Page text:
Racing: Haafhd way to happiness

2,000 Guineas: Hills family affair as son Richard drives the pride of father Barry's yard to Classic joy

Boxing: A nerve-racking 1999 - the year the action went down to the wire: Lewis made to fight for his just desserts

World Heavyweight Championship, New York Lennox Lewis v Evander Holyfield

Obituary: Roger Frison-Roche

IN APRIL, I watched a television film of what is probably the best-known modern novel in France, Premier de cordee (1941), which is a mountaineering expression meaning "first on the rope". This excellent story of an Alpine guide's failure and redemption was written by Roger Frison-Roche.

Cannabis haul at supermarkets

Cannabis haul at supermarkets

Dinosaur that ruled lush forests of the Sahara is discovered

SCIENTISTS HAVE identified a new species of long-necked dinosaur that roamed the African landscape 135 million years ago, when the Sahara was covered in lush vegetation and winding rivers.

Letter: Gurls luv Nigel

Sir: It was great to learn that the glorious career of Molesworth at St Custards is to be republished as a classic alongside Eliot and Shakespeare ("Floreat Molesworth", 28 October). However, I must take issue with John Walsh's contention that Molesworth fans are almost exclusively male. As any fule kno, girls find skool just as hilarious as do boys, and have a pretty similar sense of humour, particularly at the age of 11 or 12. Enjoying silly jokes is not a male preserve.

Words: shirty, adj.

AN INSPIRED teacher could encourage textual scholarship by asking for a list of the differences between the English and American editions of the latest Harry Potter. Pudding/dessert; wonky/crooked; yet crumpet stays, as does shirty. Such is modern youth that this has been italicised to show it is not a misprint.

Drink: Happy days

In a Dorset resort overrun with amusement arcades and tacky souvenir shops, Rossi's Ices holds its own

Tilt of Earth's axis turned Sahara into a desert

THE SAHARA and Arabia were transformed abruptly from fertile land covered with shrubs and grasses into a parched desert in a "brutal" period of climatic change lasting 400 years, scientists have found.

Across Africa in an Austin 7

Sand. Jungle. Mud. Dust. Raging torrents. These are the elements that you must endure if you are to travel the length of Africa by land. Then there's the locals, the police, the petty officials, the fellow travellers, not to mention the army. So why do it at all, let alone in a knackered Austin 7? What on earth could be worth all that suffering and hardship?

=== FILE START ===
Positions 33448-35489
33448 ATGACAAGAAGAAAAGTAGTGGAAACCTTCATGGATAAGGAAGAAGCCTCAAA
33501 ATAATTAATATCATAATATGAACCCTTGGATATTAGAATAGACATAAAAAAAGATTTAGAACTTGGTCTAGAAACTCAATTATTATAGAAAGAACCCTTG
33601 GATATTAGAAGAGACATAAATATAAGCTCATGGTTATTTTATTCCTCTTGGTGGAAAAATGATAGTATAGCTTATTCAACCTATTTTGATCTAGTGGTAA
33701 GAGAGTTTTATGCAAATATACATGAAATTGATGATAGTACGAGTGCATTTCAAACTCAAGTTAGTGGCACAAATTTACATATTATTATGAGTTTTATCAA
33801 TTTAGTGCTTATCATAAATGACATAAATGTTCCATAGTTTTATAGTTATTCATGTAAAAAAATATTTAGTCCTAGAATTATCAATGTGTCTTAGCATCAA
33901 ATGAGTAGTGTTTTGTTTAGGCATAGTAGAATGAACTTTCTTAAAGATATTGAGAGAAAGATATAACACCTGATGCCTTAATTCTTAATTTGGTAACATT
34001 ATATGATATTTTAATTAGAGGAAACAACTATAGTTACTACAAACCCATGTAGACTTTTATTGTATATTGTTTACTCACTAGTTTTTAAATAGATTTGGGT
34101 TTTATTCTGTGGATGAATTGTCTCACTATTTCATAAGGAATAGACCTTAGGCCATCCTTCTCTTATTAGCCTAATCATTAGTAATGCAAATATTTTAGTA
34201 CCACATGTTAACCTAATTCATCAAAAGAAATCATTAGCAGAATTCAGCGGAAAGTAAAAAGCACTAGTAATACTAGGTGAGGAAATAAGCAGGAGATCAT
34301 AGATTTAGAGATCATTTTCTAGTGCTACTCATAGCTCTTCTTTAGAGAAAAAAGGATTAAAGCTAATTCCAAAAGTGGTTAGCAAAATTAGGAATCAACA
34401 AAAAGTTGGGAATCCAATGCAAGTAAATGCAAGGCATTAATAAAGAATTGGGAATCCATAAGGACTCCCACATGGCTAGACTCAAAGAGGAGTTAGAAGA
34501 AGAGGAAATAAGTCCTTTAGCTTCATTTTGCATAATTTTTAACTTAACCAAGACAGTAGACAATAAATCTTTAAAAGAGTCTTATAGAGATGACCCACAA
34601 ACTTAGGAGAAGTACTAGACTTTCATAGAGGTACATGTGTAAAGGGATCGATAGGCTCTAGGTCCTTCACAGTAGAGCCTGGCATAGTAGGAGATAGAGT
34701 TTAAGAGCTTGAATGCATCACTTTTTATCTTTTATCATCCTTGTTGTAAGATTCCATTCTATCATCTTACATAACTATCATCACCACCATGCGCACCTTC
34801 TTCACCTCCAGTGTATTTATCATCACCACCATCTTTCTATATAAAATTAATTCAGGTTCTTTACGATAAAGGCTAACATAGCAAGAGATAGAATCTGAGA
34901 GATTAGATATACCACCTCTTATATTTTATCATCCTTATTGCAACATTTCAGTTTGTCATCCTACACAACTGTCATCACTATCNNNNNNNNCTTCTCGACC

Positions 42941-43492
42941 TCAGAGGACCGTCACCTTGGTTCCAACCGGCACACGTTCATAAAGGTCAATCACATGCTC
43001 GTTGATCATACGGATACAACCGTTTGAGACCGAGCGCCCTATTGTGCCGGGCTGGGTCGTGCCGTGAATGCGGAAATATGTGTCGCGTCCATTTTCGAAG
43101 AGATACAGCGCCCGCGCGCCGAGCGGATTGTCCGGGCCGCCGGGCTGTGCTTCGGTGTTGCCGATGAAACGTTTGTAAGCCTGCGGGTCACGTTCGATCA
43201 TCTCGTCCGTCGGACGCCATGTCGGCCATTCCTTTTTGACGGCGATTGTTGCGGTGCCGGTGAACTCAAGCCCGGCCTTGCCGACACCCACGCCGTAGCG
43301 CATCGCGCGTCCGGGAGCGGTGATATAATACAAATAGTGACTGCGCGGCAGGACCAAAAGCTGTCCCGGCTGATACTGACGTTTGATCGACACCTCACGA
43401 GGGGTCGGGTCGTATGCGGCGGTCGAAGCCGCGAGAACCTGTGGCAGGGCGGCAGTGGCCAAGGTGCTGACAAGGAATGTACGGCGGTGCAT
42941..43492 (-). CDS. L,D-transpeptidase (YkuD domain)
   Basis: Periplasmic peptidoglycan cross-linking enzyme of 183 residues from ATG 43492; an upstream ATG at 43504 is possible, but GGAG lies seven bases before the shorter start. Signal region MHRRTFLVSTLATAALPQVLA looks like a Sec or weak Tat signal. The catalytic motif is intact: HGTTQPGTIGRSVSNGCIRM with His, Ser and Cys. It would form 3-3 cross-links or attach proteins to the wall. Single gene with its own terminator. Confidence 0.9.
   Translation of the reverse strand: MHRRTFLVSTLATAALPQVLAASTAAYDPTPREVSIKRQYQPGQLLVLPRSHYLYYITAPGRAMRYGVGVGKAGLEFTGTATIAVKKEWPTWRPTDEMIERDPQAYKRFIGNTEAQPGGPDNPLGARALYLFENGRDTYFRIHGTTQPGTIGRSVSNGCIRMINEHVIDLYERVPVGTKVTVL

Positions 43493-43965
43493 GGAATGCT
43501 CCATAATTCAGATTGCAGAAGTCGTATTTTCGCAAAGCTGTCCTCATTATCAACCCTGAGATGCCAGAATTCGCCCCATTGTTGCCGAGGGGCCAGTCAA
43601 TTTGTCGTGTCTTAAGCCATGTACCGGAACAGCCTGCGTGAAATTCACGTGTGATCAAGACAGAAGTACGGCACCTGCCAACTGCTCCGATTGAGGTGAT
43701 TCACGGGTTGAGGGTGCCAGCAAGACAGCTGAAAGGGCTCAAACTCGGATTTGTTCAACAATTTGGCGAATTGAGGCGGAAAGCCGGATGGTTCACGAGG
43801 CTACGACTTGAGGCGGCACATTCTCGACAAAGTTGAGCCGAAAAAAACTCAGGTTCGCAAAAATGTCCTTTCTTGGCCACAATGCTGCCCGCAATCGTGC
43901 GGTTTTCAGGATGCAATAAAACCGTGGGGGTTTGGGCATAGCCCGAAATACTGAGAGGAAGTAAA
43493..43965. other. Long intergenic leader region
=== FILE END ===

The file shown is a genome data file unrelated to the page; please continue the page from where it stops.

Letter: Tom Wolfe's "ice-cream" suit

Sir: I enjoyed John Walsh's review of Tom Wolfe's "ice-cream" suit and the (post-modernist?) reference to his own "brushed-cotton black two-piece" ("Immaculate conceptions", 14 June). This could become the new lit-crit fad. How about a feature on Will Self's socks, or Martin Amis's shorts?

MPs warn on ice-cream jobs

MPs warn on ice-cream jobs

Books: The Day Kadi Lost Part of Her Life

A FRIGHTENED four-year-old girl, dripping with blood, wrapped in a dirty blanket, faces life with a new sadness after the ordeal of female genital mutilation. Behind her, cleaning up the blood, are the buankisa, who performed the operation, and her elderly helper.

Travel: Songs of bitter experience

The taxi sped down a narrow tarred road, its edges lacy with white drifting sand. Ahead was the first line of houses, straw-grey in the sun. We entered a wide sandy boulevard, and continued on until it narrowed and snaked about in the old part of town. Carrying on between shuttered alleys of mud and stone houses, we came to a low, tree-studded hill on the far side and a modern hotel built in the Sudanese style. The grounds were leafy, and there was a central courtyard bordered with flowers and crowned with a towering ghost gum tree.

Eating Out: Lost from the outset

"THIS MUST be the scenic route," Alexandra, my agent, says, arching an eyebrow and casting a languid eye over the car- wrecking pound. We're on the A one-oh-something, heading for Bluewater in Kent, the new ultimate consumer experience. Three-quarters of an hour from north London on a Saturday night and we're whizzing by an endless line of industrial sheds, abandoned warehouses and empty lots fenced in by chainlink and flooded with sodium light. Leaving the city by the south- east is anything but an uplifting experience. At least we have the prospect of Hediard's French cooking to cheer us up.
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